THE Ministry of Health and Child Care (MoHCC) does not encourage traditional midwives to deliver babies nor offer maternal health related services to pregnant women, a top government official has warned.
By Michael Gwarisa
The development comes in the wake of what has been described as “heroic works” of one Mbare traditional midwife, Mrs Esther Gwena who has since delivered more than 100 babies at her home. However, the babies are being delivered in the absence of critical health sundries such as, disinfectants, safe delivery kits, running water and proper waste disposal facilities a situation health experts fear could trigger an even worse health crisis.
In an interview with HealthTimes, Director Family Health in the ministry of Health and Child Care (MoHCC), Dr Benard Madzima said traditional midwives were not qualified to offer midwifery services and it was against the World Health Organisation (WHO) international guidelines.
In Zimbabwe, the program for maternal health is guided by the World Health Organisation (WHO) recommendations and the current recommendations are that traditional midwives are supposed to give health education to pregnant women and encourage them to go to established health facilities.
“This is because if a women then complicates or needs further help other than a normal delivery, traditional midwives will not be able to offer that help. For example, if a women suffers from post-partum hemorrhage, they will not be able to stop the bleeding, neither will they be able to give blood,” said Dr Madzima.
He added that Zimbabwe does not allow traditional midwives to offer services as this could result in even worse health complications.
“This is the background why it is not encouraged to have traditional birth attendants attending to pregnant women. They are not able to solve the complications which might arise. They are not able to give caesarean sections, the issues of integrating with other programs like HIV program like the immunization programs also come into play.
“So we don’t encourage traditional birth attendants delivering our women in Zimbabwe.”
In the early 80s Zimbabwe was advocating for the use of traditional birth attendants as part of the health delivery package. However, that was stopped in 1994 soon after the International Conference on Population Development (ICPD) following evidence that traditional midwives were not capable of handling birth related complications and other services that require skilled personal such as blood transfusions among others.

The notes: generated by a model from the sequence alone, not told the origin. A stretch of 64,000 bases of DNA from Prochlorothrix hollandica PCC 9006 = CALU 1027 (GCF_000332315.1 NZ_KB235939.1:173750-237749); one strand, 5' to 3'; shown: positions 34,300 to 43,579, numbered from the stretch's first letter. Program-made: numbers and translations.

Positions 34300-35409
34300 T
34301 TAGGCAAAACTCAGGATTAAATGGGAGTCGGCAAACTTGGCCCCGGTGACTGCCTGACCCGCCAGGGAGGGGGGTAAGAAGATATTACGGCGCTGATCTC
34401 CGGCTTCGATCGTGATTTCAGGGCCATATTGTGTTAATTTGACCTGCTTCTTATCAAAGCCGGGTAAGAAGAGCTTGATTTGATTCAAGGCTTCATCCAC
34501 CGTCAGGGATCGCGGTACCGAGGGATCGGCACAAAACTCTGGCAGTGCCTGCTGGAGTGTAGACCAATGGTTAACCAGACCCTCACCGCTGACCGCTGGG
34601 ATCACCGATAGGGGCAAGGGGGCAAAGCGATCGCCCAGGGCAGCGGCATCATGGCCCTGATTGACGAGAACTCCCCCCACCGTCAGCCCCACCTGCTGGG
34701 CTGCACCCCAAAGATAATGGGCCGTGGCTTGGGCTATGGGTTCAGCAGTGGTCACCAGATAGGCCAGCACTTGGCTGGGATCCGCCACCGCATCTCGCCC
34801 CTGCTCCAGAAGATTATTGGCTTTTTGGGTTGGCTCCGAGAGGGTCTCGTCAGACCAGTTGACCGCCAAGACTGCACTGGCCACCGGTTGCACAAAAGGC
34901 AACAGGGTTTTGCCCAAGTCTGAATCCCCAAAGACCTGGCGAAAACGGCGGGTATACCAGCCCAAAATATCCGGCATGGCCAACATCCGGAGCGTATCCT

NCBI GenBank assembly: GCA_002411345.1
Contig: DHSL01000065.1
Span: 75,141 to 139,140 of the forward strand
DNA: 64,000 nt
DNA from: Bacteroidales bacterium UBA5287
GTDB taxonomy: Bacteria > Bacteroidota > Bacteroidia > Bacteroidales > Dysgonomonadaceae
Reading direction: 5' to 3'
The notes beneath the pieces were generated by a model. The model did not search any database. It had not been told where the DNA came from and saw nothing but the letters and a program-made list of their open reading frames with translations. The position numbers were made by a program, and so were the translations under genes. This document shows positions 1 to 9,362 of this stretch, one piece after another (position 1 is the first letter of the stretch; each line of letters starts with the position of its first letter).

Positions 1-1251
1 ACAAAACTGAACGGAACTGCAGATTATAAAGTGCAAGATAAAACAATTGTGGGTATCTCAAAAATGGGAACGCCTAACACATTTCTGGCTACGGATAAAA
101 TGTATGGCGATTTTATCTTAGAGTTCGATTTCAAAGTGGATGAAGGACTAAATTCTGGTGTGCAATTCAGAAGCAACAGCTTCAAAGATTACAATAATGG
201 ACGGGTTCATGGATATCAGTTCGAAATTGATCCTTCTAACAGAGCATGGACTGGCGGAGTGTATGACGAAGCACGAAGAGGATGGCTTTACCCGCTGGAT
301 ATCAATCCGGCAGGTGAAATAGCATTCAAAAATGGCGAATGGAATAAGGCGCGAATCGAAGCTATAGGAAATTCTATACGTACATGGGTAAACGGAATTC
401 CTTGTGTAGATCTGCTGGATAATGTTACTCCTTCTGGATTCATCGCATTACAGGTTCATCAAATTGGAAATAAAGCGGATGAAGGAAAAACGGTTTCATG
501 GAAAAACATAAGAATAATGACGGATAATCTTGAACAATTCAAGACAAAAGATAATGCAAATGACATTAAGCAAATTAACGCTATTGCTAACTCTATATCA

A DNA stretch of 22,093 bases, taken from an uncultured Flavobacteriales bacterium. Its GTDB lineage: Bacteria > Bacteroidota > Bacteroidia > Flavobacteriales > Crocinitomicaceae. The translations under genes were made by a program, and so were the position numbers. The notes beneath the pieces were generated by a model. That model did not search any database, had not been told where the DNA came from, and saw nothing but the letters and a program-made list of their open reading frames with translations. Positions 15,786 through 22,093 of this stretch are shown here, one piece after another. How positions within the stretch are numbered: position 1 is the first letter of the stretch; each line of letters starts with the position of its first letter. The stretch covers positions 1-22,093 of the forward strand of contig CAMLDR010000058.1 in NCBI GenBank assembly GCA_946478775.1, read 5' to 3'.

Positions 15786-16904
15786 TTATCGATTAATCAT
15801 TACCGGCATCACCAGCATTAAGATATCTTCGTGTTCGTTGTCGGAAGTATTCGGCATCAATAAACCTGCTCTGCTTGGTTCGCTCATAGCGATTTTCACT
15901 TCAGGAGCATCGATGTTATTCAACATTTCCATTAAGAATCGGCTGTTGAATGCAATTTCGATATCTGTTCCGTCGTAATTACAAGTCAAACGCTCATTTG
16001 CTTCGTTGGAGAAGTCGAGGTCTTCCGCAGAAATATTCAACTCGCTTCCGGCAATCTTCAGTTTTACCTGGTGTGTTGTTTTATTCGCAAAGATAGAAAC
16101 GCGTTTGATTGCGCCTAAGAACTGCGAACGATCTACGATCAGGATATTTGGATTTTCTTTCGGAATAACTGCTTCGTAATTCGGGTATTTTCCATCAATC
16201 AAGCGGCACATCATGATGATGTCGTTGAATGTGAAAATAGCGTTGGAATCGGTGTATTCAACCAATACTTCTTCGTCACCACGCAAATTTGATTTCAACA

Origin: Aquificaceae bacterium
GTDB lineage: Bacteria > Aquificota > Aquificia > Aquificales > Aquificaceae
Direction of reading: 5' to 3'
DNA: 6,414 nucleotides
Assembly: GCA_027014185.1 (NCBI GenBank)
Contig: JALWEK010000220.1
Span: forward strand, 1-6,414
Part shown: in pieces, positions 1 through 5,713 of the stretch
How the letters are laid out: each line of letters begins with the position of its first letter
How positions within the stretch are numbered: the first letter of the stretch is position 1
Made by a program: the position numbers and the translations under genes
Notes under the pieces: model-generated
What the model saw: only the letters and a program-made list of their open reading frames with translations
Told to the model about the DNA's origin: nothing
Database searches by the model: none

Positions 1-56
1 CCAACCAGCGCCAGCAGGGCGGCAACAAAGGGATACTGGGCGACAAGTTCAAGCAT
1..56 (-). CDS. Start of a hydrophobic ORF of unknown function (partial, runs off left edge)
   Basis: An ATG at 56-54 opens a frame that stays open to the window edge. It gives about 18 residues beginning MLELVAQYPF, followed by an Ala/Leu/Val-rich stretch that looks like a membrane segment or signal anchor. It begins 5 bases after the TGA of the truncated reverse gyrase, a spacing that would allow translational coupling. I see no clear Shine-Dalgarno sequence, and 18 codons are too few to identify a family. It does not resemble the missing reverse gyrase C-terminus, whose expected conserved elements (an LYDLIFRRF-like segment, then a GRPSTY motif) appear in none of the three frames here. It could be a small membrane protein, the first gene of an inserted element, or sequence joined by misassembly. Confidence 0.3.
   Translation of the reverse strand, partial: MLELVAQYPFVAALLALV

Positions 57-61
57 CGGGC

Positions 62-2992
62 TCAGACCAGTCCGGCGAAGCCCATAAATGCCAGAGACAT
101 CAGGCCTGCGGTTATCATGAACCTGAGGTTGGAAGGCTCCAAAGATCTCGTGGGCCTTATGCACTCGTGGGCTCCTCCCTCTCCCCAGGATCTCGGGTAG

According to evidence based research, women who develop complications while at a traditional health attendant are most likely to lose their lives or that of the baby.
Community Working Group on Health (CWGH) Executive Director, Mr Itai Rusike said government should address concerns of doctors and stop issuing licenses to traditional midwives.
“By endorsing Traditional Birth Attendants (TBA) instead of addressing the concerns of the doctors and other health workers, the government risks losing all the gains achieved in Maternal Neonatal and Child Health programs as the TBAs are not equipped with the requisite skills needed in the event of a complication or excessive bleeding.
“This is a tragedy and the government is failing women and new-borns as the home deliveries are going to derail the country’s PMTCT programs and the postnatal care services that are supposed to be offered to both the mother and new-born. It is going to be very difficult to stop or discourage the TBAs from continuing practicing even after resolving the incapacitation crisis as they have been given a license and go ahead to operate and the long term consequences are going to be dire,” said Mr Rusike.
He added that the only noble thing to do was to get skilled health workers back in the clinics and hospitals so that the public health institutions can become functional again instead of celebrating medieval health practices that have long been forgotten in other parts of the world.
“We are not blaming the TBAs that are capitalizing and filling in the gap created by the non-availability of health workers in public health institutions but we need to hold the government accountable for sleeping on duty and failing to resolve the prolonged impasse and incapacitation crisis.”
Zimbabwe is currently battling numerous health challenges at the back of the obtaining industrial action by medical doctors and council nurses due to incapacitation. According to the latest Zimbabwe Demographic Health Survey, an estimated 614 women from every 100 000 who give birth die in the process, making it one of the highest in the world.
Public Health Expert, Mr Enock Msungwini however said engaging traditional midwives was not the best option to resolve the prevailing maternal health burden but government could capacitate them to ensure they complement qualified healthcare workers.
“It is not in the best interest of the public health context to engage traditional birth attendants. Factors like the reasons why women go there may vary. Is it about money, privacy, care, myths etc. These fall under the social determinants of health where one social system life style. Beliefs, economic status place of stay, diet and food have a bearing on health.
“The way forward however is to train them so that they complement the health system no to abruptly cut them completely,” said Mr Msungwini.